So in short, our friendly bacteria are fundamental to good health in so many ways, for example, they: (reference)
- Protect the integrity of the intestinal lining.
- Maintain immunity (since around half of the body’s immune cells are in the intestines).
- Manufacture B vitamins.
- Manufacture essential fatty acids.
- Extract calcium from dairy products.
- Aid absorption of vitamins and minerals.
- Produce enzymes to break down foods.
- Produce butyric acid, required for building colon cells.
- Produce anti-tumor substances.
- Produce antiviral substances.
- Produce anti-fungal substances.
- Prevent candida overgrowth.
- Destroy ecoli, shigella, and salmonella by making the intestinal tract more acidic and by releasing substances such as lactic acid, hydrogen peroxide, and selective antibiotics.
- Neutralize endotoxins produced in the body.
- Neutralize potentially carcinogenic nitrites in the digestive tract.
- Aid the movement of the gut muscles for stool elimination to prevent constipation.
- Get rid of excess cholesterol by breaking down bile.
- Regulate cytokines so as to reduce inflammation.
- Produce anti-cancer isothiocyanates, such as sulfurophane and indol-3-carbinol from foods.
Phew, my brain is tired just by reading this long list of fermented food’s benefits, and you know what, the list still goes on. 🙂
Why fermented food is even better for low-carber?
The main principle of any Low-carb diet is (as the name speaks for itself) to avoid carbohydrate consumption in any case. First on the black list is sugar, in its various forms including white and brown sugar, honey, maple syrup, other natural sweeteners, and even high-sugar fruits. Next on the list would be starches. These include all grains, potatoes and its relatives, and some beans.
Now, to get real guys, pretty much all foods we consume everyday contain carbohydrates though some have much more than others. For instance 100g of chickpea contains more carbs than 100g of lettuce leaf but would be a much, much wiser pick than a piece of butter cake frosted with chocolate buttercream for those restricting their carbohydrates. It is all about choices.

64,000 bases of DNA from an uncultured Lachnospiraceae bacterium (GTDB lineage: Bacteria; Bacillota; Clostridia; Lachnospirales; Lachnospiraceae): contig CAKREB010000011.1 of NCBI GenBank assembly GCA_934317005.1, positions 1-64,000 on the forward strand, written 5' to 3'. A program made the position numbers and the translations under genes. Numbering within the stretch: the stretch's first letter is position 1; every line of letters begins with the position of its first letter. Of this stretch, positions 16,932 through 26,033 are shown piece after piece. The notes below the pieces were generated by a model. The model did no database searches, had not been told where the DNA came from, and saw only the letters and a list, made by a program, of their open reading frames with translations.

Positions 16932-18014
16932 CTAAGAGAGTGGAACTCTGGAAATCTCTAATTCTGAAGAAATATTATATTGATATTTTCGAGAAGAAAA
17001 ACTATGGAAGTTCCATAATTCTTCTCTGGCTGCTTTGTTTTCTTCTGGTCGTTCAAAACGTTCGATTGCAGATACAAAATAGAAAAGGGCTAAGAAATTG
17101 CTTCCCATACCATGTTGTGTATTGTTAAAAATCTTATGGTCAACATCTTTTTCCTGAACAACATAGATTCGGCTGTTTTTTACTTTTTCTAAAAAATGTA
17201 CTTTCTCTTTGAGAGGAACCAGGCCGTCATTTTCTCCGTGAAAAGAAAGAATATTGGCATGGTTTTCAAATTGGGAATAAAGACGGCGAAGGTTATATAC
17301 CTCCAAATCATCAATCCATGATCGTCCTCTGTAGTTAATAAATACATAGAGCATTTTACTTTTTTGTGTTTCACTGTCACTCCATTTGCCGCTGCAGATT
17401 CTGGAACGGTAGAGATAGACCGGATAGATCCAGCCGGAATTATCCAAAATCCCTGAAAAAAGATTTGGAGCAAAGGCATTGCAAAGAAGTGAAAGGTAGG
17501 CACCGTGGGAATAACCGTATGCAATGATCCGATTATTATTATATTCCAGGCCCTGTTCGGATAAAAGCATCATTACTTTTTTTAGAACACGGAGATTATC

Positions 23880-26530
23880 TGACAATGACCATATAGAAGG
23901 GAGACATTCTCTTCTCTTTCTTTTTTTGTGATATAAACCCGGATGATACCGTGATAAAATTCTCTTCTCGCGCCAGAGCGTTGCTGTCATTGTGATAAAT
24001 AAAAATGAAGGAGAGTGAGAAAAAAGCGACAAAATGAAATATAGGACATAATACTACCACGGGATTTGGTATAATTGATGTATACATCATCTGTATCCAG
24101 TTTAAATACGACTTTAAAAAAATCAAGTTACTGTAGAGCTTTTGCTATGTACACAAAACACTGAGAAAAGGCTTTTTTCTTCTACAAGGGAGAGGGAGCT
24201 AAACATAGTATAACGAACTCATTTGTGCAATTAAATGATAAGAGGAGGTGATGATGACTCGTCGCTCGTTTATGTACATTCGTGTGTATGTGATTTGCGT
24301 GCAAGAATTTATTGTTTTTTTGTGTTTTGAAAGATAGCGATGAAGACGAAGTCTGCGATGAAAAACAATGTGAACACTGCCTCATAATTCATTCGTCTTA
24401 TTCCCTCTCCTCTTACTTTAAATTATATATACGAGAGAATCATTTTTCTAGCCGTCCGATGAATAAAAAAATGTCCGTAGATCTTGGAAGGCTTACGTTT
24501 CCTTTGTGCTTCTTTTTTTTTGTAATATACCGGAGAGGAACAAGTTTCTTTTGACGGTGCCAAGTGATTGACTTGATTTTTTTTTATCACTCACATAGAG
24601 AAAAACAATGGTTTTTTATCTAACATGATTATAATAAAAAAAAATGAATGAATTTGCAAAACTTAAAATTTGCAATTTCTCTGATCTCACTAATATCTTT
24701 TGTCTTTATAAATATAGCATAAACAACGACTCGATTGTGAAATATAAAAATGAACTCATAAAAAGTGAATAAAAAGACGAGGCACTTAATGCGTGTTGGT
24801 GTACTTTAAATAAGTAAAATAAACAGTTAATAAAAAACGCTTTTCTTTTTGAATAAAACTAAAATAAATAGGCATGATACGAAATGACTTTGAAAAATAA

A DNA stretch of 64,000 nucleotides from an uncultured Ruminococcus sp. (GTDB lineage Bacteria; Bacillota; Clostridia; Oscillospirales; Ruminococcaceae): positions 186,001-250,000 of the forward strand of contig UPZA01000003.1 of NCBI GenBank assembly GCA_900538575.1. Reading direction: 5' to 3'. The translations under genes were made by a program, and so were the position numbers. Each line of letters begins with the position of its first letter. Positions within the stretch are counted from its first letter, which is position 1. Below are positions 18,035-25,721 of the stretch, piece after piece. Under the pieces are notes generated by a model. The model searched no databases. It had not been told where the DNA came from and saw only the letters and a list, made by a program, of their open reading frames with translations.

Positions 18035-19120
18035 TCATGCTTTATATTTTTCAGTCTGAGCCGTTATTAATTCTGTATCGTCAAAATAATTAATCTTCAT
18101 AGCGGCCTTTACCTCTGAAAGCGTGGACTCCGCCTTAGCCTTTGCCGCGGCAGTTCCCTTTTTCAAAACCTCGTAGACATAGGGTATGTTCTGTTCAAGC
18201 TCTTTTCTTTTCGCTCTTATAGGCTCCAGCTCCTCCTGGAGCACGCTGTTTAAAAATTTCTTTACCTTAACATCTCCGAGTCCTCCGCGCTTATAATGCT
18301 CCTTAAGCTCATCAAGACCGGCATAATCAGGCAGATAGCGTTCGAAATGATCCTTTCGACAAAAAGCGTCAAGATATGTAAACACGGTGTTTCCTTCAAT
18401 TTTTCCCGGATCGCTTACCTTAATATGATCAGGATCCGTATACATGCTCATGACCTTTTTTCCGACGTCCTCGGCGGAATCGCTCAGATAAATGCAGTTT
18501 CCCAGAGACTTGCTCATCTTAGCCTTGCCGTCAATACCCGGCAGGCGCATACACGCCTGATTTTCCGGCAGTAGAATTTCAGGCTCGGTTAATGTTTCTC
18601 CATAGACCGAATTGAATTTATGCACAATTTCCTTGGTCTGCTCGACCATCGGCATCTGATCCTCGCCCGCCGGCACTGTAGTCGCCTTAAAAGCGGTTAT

Oddly enough for me, some people on low-carb programs choose to shy away from fermented foods, with fear that this might heighten their carb consumption. This isn’t necessary, really, because the fermentation process actually lowers the carb count in food. Fermentation occurs when bacteria feasts off of the carbohydrates found in a food; in making sourdough bread that food is the flour; in making Kimchi that food is the carbohydrates in the Napa cabbage, in making yogurt that food is the natural lactose in milk. In the fermentation process, the sugars and starches (regular forms of carbohydrates) are eaten up, converted to lactic acid, carbon dioxide, and even more bacteria. Therefore, by definition, fermentation is clearly a way to lower the dietary carbohydrate levels found in various foods.
Though, it is difficult to know the exact carbohydrate count of a fermented food, but there is one principle to keep in mind if you are concerned about the carbohydrates in your fermented foods: “The longer the fermentation time, the more carbohydrates eaten up by the organisms, the more sour the ferment, the lower the dietary carbohydrate count.” So by controlling the culturing, you control the carbohydrates found in fermented foods and in this way you can eat low-carb and still enjoy many fermented foods with all their best to offer. One point for making homemade fermented goodies. Moving on.
In addition, a low-carb diet usually cause people to experience an rather painful changes in the regularity, consistency or appearance of their bowel movements due to the reduction of fiber intake in their daily meals. Fermented food with its probiotic characteristic is surely a lifesaver to help you normalize your intestinal transit and digestion. No more waiting and trying hopelessly in the WC. Pardon my rudeness, true story though.
So, why not give fermented food a try, whether or not you are in a low-carb diet?
What is Kimchi, then?
Kimchi (also spelled “Kimchee”) is a traditional Korean dish that uses the process of fermentation to preserve fresh vegetables. Kimchi is super high in fiber, low in fat, and packed with vitamins, minerals, and good bacteria. Health Magazine named it one of the 5 healthiest foods in the world, and also claim that the average Korean consumes 40 lbs. (20kg) of various Kimchi kinds a year (totally possible if you eat it for side dishes, or breakfast, lunch, and dinner as Korean do.) This fact has marked Kimchi as the most popular dish in Korea.